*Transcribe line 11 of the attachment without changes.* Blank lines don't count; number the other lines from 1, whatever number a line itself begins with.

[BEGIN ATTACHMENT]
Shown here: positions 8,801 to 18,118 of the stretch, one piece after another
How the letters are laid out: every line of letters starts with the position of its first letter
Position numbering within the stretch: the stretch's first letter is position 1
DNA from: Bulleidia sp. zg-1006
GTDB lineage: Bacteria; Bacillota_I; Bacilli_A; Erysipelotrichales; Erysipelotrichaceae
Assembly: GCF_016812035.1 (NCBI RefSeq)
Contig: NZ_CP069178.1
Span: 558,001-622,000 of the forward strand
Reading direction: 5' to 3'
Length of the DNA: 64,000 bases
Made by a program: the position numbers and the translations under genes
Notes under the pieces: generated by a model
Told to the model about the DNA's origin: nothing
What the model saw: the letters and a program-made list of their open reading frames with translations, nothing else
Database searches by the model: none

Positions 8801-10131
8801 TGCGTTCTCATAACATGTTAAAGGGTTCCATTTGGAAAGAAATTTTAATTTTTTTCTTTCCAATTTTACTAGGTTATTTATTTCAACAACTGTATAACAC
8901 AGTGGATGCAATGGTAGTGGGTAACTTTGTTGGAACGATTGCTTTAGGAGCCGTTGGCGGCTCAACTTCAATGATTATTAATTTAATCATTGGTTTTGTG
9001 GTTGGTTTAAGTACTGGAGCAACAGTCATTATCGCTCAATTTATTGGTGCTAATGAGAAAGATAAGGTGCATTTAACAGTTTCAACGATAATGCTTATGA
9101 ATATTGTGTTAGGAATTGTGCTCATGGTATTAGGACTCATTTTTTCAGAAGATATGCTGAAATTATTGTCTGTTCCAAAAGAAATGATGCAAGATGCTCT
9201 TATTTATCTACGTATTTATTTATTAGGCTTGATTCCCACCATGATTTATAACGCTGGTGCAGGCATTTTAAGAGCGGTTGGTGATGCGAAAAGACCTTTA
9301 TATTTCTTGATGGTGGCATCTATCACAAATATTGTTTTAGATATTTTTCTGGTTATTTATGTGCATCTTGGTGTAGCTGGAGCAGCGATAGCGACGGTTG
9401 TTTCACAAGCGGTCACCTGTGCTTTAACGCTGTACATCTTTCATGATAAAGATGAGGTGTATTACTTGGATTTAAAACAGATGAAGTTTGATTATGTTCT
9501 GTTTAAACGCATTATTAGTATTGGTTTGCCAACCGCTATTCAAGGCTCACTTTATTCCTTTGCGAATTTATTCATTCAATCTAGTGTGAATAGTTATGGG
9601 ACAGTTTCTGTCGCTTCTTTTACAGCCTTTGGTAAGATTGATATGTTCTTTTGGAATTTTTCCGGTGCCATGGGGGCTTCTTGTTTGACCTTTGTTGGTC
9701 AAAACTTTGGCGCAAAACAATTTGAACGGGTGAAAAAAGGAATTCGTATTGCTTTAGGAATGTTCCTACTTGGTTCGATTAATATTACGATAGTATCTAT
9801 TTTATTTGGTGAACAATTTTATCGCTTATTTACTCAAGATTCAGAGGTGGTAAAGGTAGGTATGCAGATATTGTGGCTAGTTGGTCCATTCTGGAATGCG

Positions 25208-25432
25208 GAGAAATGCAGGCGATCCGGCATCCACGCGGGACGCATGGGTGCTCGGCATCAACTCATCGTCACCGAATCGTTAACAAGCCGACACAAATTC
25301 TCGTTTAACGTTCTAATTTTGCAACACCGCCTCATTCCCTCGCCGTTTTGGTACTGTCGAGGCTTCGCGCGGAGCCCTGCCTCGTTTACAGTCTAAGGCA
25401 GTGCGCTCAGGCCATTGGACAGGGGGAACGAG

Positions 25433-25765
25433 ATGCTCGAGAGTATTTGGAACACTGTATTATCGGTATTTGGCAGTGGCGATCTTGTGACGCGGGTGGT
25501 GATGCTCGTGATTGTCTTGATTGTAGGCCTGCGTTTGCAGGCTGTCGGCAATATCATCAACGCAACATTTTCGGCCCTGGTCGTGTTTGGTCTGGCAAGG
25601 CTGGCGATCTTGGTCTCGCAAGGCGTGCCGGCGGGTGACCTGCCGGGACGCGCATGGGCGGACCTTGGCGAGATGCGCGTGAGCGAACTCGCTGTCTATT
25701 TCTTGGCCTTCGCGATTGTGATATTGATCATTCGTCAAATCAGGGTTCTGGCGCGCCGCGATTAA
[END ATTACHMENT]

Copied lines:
Made by a program: the position numbers and the translations under genes